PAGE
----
Mr. Gupta wrote: I don’t know too much about Vandana Shiva as a feminist, my only knowledge of her comes from her opposition to the development of Golden Rice, a GM foodstuff that could prevent tens of thousands of cases blindness caused by vitamin-A deficiency in India and other third world nations…. I have a huge problem with her kind of leftism. She wants to see poor people fed, but only her way. Not by corporations, not with GM food–food that could potentially cure a legion of health problems, if allowed to be developed properly.

    now, perhaps it is true that Ms. Shiva’s opposition to the miraculous GM Golden Rice is all about her own ego & she really doesn’t care about the poor communities she has consistently sided with & supported for many years. maybe she’s just a big lefty poser (like they all are) & all she wants is to get her way – damn the hungry! she says. i’m going to feed them myyyyy waaayyyyy! yeah, it all makes sense now that i think of it.

    but what if… what if Golden Rice isn’t as miraculous as folks like Monsanto have made it sound? and what if… stay with me here, i’m going to make a leap… what if the corporations who own it aren’t big lovebunnies who just want to help feed the hungry & cure their failing peepers? i mean, i know this goes against everything we know about corporations & the history of their interactions with impoverished communities around the world – but still, i just have this weird nagging feeling…

    i know, i know… talking like a crazy person again.

  12. July 14, 2005 at 1:42 pm

    maybe she’s just a big lefty poser (like they all are) & all she wants is to get her way – damn the hungry! she says. i’m going to feed them myyyyy waaayyyyy! yeah, it all makes sense now that i think of it.

    When your logic runs backward, and you invent premises to justify a bigoted or stereotypical presumption… well, this is what you get.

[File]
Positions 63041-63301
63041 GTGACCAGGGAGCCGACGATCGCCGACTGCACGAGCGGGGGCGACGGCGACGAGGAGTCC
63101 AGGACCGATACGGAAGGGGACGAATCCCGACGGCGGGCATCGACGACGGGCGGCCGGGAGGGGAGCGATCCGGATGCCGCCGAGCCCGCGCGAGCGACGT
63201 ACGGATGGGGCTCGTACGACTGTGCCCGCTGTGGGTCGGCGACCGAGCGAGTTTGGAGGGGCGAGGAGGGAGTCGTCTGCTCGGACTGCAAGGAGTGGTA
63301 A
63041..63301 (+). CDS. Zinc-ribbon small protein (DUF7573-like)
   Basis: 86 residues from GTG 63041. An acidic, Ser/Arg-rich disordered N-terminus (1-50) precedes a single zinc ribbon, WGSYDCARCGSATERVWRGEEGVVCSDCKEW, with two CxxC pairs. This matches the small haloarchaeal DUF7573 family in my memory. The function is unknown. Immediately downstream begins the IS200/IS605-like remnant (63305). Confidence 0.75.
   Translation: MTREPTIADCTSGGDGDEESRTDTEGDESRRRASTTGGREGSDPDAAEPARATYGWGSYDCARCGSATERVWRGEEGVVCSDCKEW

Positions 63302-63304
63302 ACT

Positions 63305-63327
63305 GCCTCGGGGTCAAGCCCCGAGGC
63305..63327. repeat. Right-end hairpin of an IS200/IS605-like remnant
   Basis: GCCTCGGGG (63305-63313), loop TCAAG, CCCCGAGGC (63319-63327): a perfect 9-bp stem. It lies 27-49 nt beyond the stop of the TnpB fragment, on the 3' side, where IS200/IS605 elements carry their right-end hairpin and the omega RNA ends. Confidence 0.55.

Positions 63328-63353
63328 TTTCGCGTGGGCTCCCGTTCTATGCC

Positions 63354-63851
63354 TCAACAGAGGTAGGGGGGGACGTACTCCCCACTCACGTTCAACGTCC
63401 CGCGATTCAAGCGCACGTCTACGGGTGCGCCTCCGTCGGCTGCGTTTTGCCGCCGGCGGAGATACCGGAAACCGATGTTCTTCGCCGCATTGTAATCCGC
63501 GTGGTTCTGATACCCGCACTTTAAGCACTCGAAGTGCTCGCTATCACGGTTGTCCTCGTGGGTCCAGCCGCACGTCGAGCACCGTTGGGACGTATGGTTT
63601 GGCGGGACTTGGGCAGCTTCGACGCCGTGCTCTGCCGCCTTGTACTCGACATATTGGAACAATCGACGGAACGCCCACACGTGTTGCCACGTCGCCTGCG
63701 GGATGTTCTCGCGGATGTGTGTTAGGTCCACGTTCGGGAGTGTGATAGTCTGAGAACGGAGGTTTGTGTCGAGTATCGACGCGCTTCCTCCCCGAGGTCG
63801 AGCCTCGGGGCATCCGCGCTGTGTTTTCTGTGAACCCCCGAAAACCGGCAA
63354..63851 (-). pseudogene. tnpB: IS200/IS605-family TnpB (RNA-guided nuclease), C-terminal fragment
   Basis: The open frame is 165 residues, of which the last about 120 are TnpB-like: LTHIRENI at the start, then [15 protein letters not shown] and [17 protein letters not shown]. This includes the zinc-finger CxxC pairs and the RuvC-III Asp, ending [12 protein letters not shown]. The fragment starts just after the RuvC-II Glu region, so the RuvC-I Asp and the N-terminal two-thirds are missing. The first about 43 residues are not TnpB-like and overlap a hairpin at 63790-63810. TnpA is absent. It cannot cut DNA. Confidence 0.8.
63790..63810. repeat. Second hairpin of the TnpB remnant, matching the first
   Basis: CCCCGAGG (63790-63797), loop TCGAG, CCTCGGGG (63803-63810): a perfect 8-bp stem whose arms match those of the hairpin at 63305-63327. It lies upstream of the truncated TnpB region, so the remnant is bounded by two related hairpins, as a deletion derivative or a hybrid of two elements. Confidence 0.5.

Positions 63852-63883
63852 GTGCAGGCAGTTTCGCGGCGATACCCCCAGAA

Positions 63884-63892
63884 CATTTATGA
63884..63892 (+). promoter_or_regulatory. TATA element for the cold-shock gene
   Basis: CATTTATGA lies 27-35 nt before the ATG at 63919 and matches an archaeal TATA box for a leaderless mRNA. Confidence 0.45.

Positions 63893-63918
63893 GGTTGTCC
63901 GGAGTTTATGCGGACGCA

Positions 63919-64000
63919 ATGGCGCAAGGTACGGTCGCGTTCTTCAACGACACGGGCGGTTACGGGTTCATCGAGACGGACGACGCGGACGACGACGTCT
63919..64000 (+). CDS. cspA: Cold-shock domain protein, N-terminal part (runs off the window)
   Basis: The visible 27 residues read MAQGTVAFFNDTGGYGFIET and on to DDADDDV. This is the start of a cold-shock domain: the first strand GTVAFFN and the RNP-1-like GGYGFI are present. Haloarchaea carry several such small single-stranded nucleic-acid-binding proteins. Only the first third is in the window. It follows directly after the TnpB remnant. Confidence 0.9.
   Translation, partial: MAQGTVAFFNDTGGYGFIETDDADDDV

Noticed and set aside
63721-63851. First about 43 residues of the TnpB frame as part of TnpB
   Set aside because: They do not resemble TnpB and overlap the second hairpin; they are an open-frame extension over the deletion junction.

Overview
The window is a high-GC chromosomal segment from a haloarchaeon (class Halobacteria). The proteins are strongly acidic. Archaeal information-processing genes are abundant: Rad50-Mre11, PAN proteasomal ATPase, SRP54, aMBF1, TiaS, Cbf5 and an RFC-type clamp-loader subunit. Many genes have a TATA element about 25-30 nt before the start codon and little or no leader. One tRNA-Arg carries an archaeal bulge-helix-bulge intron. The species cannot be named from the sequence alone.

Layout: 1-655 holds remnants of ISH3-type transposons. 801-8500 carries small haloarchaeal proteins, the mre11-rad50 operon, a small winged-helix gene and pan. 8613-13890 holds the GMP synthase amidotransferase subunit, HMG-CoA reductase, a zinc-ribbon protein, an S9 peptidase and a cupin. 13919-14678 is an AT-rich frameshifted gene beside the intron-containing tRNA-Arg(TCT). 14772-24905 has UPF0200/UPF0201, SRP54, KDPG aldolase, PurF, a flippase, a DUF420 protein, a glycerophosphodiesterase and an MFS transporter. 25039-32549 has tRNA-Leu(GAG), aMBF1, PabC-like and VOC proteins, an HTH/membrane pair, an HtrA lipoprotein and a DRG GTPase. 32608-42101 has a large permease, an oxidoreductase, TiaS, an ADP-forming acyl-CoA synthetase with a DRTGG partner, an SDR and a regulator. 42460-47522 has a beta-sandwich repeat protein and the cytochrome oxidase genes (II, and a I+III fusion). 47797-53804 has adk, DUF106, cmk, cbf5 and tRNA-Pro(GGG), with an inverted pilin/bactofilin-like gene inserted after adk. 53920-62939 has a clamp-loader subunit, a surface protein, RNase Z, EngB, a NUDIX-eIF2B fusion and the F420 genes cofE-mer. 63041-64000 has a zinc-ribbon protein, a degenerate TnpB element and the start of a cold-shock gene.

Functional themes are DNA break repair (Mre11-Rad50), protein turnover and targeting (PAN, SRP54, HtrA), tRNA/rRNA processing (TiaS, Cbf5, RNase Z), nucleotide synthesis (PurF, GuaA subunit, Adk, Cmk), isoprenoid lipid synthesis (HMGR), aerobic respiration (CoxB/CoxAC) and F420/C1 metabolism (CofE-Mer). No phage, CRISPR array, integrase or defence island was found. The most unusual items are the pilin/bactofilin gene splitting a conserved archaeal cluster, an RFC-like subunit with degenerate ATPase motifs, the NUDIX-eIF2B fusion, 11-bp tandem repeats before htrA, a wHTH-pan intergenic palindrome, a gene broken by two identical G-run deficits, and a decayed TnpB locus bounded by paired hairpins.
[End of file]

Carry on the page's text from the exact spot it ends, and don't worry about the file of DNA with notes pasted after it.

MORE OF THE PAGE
13. July 14, 2005 at 2:42 pm

    Monsanto would just as soon kill poor people as feed them. Whichever would make them richer.

    http://www.geocities.com/northstarzone/MONSANTO.html

  14. July 14, 2005 at 3:02 pm

    Oh, Christ. Not the “golden rice” thing again.

    Golden rice produces 1.6 micrograms beta carotene per gram of rice. The breeders’ goal is 2.0 micrograms per gram. At 2.0 micrograms per gram, a person would need to eat 16 lbs. of cooked rice every day to get sufficient Vitamin A. That’s an 11,000 calorie per day diet from rice alone. Three servings of ½ lb. cooked golden rice per day would provide only 10% of a woman’s daily Vitamin A requirement, 6% if she’s breast-feeding. Kids would need 12 pounds of golden rice per day at 2.0 micrograms per gram rice. At current beta carotene levels, women would need to eat 20 pounds of rice a day, kids 15 pounds. And you cannot absorb beta carotene without adequate amounts of zinc, protein and fats, elements often lacking in the diets of the poor. And if you have diarrhea, forget any gain at all.

    Contrariwise, that hypothetical woman and child could get all the beta carotene they need each day from eating a quarter cup of cooked carrots.

    Golden rice is a smokescreen. It will help, at best, only people with marginal vitamin deficiencies – the kind who can be most efficiently aided by education and supplementary food crops such as carrots, papayas and mangos and spinach. It will not help the people at greatest risk of blindness, who can be efficiently helped through distribution of inexpensive vitamin supplements.

    But it’s a handy stick to beat anti-corporate activists with, so the misinformation about the actual benefits of the stuff gets ignored.

  15. jam
    July 14, 2005 at 4:48 pm

    Other Ryan wrote: When your logic runs backward, and you invent premises to justify a bigoted or stereotypical presumption… well, this is what you get.

    oh dear. that’s what i get for being sarcastic… maybe i should’ve added one of those horrible little smiley icons? i sorta figured using terms like “lovebunnies” would’ve gotten it across….

    in any case, if anyone else thought i was serious – just for the record: Doctor Shiva is one of my heroes.
    and i think Golden Rice is a sham.
    and i look forward to the day when we’re all dancing on the ruins of multinational corporations.

    ok? yeesh.

  16. July 14, 2005 at 4:50 pm

    oh dear. that’s what i get for being sarcastic…

    Sorry – I didn’t mean you, but what you were responding to.

Comments are closed.